First Time NYC Visitor From SF
I will be visiting New York for the first time from San Francisco in February along with a friend who's mostly been only for business. I've read through the board and came up with a tentative plan below. We are not big drinkers and are hoping to keep an average food budget of about $100/person/day.
Day 1 (Thursday)
- Lunch: Grimaldi's & hot chocolate @ Jacques Torres
- Dinner: Perilla (open to other suggestions)
Day 2 (Friday)
- Lunch: Jean-Georges (How far in advance do I need to make lunch reservations? What do patrons typically wear during lunch? We are visiting either the Met or Natural History in the morning and don't want to dress too formal if not necessary.)
- Dinner: Degustation/Alta/Pamplona/Suba??? (Which one? I'd like a Spanish restaurant since that's something not prevalent in SF)
- Dessert: WD-50 (Will they be too busy to accept a dessert-only party?)
Day 3 (Saturday)
- Breakfast: Union Square Green Market? (Is the market even worth visiting in the middle of winter? What are some cheap breakfast eats around the area?)
- Lunch: Open, something casual and cheap
- Dinner: Eleven Madison Park (or another "splurge" restaurant that's uniquely New York)
Day 4 (Sunday)
- Brunch: Preferrably at a restaurant that takes reservations, opens no later than 11 AM, and is in a neighborhood where we could grab food for our flight home.
We are staying in Midtown East on Lexington in the upper 40s, are there any good breakfast (pastries, bagels, coffee, espresso, etc.) spots nearby?
All recommendations are much appreciated. Thanks!
For Spanish - Pamplona is not Spanish, but Mexican seafood - excellent though expensive. My favorite for Spanish is Casa Mono for lunch (you need a reservation) - but it is also expensive, though if you restrain yourself in a way that we don't, you could keep the bill down. I've also enjoyed Boqueria. I believe Alta is "small plates"/Mediterranean - not pure Spanish, but I've not been.
Green Market - I enjoy going all year round. You could then walk down to Bleecker St. in the Village and check out Faicco's, Murray's Cheese, etc. Had a good hamburger at Stand last weekend - near the Green Market - also a great toasted marshmallow milkshake.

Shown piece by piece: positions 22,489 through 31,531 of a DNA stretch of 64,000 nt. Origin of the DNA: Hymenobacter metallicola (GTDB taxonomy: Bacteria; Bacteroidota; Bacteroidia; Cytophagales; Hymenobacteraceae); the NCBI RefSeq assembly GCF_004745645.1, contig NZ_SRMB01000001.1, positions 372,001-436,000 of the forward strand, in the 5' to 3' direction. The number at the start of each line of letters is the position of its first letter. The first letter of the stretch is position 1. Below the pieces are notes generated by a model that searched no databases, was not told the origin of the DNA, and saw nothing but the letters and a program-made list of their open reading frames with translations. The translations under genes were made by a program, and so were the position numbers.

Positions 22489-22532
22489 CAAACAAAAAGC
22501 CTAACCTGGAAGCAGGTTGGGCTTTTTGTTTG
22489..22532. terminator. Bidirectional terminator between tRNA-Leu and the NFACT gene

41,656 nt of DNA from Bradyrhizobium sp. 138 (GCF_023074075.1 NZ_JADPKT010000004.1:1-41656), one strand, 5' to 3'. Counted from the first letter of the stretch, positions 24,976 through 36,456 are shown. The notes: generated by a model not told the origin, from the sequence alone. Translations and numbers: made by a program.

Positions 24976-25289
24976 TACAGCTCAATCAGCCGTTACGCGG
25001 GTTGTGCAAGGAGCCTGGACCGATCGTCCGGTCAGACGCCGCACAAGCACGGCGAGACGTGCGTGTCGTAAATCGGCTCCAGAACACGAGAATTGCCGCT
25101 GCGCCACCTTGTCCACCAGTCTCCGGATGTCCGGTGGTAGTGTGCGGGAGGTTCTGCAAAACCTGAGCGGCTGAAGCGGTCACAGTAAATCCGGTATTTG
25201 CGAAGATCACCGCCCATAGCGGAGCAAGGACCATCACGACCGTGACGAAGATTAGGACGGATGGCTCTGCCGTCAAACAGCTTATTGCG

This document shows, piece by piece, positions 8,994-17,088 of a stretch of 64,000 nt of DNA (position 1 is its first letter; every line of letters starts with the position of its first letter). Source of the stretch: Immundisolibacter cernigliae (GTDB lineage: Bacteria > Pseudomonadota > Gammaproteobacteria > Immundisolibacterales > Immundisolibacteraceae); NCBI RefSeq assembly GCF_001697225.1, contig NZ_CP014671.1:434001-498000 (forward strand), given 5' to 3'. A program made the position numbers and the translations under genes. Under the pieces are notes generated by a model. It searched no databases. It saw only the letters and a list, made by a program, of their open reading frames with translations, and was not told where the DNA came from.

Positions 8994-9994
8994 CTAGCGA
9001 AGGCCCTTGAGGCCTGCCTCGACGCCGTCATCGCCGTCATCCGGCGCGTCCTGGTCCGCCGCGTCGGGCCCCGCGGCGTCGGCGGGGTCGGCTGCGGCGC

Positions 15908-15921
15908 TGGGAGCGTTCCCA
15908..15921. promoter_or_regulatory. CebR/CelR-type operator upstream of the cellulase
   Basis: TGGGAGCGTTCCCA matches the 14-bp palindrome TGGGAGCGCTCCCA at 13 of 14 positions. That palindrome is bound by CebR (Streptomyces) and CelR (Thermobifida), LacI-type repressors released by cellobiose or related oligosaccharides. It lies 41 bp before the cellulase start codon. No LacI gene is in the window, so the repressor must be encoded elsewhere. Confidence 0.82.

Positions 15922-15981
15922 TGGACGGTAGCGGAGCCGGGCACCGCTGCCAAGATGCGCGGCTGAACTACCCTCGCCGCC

Edit - my mistake about Pamplona - thought you were referring to Pampano.
Breakfast - you could walk down to Madison & 38th to Chez Laurence, or up to 59th between 5th & Madison to Bottega del Vino for my favorite cappucino and breakfast panini.
pamplona is most definitely spanish - the chef worked under adria for a bit. check out pamplonanyc (i think).com for the menu. alex urena is his name. paella includes rabbit in it, bunuelos are nice, my friend is craving to go back (we last went to urena)...
degustation is wonderful, but you have to sit at a small bar (like a sushi bar). i found it nice, but there are some who wouldn't. it's great to watch the chefs cook right in front of you. but the plates are tapa-style.
btw, your friday will be tight at $100/person.
wd might seat you at the bar for dessert...if you can't eat there, i'd check out chikalicious or p*ong. i don't believe chik takes reservations; pong does.
if you're stuck on saturday, momofuku noodle bar (yes, i know you're coming from san fran) might be good. or poutine to go from pomme frites (french fries / gravy / cheese curd)...interspersed with a slice from ray's on 11th/6th ave, or joe's (on carmine/6th ave)
or peter luger's in brooklyn, for a burger? or, similarly, queens for random ethnic you can't find in san francisco (ie. russian? ethiopian?) i can't throw our sripraphai because you can get thai that's top notch out there as well.